Once the books arrived, they were divided up, stamped, return stickers and infection control stickers were added. Where possible books were covered with wipeable covers. We created a small impact sheet that could be added to the book when loaned or used and sent back to us as part of our monitoring of how successful the project was.

We discussed if the books should be on our catalogue. The chaplaincy books were going to be used by volunteers and a number were colouring books so we decided not to. There were only a relatively few dementia books which again would be used with patients by volunteers rather than borrowed, so likewise they were not catalogued. We decided that the books supplied to Christie@Oldham would be given to them to manage however they wanted, with the proviso that they would let us have any feedback.

The CIC books did go on the library catalogue as a discrete collection and they simply send a weekly report of books borrowed and returned, which we then transfer to the catalogue giving us usage data.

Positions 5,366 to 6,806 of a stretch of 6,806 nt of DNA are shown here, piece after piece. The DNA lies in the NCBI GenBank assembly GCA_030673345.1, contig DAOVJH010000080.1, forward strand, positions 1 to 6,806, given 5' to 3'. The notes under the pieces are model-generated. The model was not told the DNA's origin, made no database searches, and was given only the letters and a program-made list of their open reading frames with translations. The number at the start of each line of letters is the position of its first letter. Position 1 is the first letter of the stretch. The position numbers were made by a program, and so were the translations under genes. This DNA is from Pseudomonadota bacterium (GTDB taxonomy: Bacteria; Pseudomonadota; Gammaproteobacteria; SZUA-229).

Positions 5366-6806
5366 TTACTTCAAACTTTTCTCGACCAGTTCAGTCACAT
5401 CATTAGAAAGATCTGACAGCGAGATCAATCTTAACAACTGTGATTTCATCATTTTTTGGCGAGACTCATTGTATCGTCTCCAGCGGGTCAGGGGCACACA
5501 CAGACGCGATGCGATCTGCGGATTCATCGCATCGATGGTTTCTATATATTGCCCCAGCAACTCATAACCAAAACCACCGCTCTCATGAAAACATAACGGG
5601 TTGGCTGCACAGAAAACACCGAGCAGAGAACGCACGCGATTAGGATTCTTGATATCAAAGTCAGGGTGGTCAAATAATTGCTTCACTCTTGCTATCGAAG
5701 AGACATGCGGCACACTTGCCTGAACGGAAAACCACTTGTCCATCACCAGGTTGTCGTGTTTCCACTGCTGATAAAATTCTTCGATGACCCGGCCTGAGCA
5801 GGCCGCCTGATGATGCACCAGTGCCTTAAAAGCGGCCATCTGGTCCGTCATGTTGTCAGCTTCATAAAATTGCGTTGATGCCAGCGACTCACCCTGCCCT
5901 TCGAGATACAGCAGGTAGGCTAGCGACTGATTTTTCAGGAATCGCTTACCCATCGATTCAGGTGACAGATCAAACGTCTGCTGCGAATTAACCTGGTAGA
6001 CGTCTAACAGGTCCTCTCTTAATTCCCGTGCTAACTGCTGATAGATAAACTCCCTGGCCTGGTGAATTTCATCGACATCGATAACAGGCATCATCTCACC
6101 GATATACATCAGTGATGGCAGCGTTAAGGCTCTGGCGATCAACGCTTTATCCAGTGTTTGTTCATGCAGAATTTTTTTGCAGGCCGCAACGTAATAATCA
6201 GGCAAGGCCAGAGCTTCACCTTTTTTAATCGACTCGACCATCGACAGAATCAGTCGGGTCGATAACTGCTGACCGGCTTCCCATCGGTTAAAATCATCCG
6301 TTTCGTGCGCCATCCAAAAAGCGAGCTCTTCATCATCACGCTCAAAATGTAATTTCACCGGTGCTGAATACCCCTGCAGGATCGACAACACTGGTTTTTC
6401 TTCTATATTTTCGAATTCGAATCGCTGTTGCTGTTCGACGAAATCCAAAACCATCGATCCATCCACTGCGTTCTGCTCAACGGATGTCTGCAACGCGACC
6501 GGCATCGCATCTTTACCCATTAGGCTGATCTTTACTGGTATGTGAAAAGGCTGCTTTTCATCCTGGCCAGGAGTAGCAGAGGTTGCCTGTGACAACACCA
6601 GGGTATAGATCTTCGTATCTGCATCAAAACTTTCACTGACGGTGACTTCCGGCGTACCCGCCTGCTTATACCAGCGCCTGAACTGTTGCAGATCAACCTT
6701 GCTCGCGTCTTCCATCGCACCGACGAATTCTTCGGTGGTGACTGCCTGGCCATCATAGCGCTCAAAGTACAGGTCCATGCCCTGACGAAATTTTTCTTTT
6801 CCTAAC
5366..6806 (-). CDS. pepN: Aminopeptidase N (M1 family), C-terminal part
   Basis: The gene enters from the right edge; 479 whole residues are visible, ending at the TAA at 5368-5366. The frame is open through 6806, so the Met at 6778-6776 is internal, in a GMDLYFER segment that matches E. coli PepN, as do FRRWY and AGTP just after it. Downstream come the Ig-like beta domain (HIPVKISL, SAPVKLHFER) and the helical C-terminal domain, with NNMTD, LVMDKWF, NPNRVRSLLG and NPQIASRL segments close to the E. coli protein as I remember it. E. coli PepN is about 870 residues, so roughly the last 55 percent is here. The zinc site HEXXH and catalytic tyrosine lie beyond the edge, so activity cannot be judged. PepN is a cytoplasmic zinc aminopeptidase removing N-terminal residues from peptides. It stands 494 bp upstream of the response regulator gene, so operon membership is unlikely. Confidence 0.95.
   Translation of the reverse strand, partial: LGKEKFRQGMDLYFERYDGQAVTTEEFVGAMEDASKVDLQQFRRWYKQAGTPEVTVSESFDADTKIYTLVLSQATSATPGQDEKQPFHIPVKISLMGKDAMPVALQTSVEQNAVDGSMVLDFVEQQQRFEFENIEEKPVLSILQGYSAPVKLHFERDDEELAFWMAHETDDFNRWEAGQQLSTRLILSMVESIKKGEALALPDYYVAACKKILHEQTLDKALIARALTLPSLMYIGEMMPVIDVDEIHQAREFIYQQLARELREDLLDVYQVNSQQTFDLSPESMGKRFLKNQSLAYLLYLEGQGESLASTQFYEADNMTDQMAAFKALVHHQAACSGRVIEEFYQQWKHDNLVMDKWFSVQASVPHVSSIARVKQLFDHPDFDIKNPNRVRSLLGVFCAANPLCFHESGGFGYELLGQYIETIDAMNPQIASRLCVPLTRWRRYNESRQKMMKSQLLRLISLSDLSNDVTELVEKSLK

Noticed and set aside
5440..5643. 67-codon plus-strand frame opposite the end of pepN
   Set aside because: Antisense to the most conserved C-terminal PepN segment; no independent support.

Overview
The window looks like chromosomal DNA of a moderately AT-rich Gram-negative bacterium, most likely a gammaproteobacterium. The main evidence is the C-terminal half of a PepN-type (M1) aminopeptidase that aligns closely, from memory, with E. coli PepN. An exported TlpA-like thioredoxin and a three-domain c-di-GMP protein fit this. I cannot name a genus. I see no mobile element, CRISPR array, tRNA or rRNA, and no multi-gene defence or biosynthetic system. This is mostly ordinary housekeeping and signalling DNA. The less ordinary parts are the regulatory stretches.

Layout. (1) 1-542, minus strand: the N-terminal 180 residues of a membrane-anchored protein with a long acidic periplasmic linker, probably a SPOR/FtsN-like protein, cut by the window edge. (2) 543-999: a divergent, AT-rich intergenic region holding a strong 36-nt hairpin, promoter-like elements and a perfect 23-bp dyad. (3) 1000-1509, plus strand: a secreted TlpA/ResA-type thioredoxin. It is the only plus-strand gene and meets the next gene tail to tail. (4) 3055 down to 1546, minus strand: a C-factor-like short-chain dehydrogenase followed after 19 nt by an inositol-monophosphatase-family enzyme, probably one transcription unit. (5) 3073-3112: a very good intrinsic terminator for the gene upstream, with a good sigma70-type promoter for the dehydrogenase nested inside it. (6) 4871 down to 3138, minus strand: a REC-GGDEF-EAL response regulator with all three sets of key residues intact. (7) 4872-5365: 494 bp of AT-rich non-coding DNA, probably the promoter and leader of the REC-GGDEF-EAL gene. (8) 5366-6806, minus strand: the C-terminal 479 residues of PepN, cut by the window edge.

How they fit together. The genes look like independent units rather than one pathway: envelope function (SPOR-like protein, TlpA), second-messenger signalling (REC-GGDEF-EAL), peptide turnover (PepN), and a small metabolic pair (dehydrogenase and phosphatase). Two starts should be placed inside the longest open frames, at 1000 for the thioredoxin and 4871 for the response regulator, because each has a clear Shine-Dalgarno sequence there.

On the day we delivered the books to the Cancer Information Centre, the first book went out and we received the following excited message
“Just to let you know that the first book has gone out!! The patient thought it was a fab idea and she took one of the nutrition books”

Alignment to local, regional and national drivers:
One of the key drivers for the Library service was the Knowledge for Healthcare requirement to support public and patient information needs which feeds into LQAF
Core criteria 5.3l for 2017: ‘LKS are developed to support information provision for patients and/or public’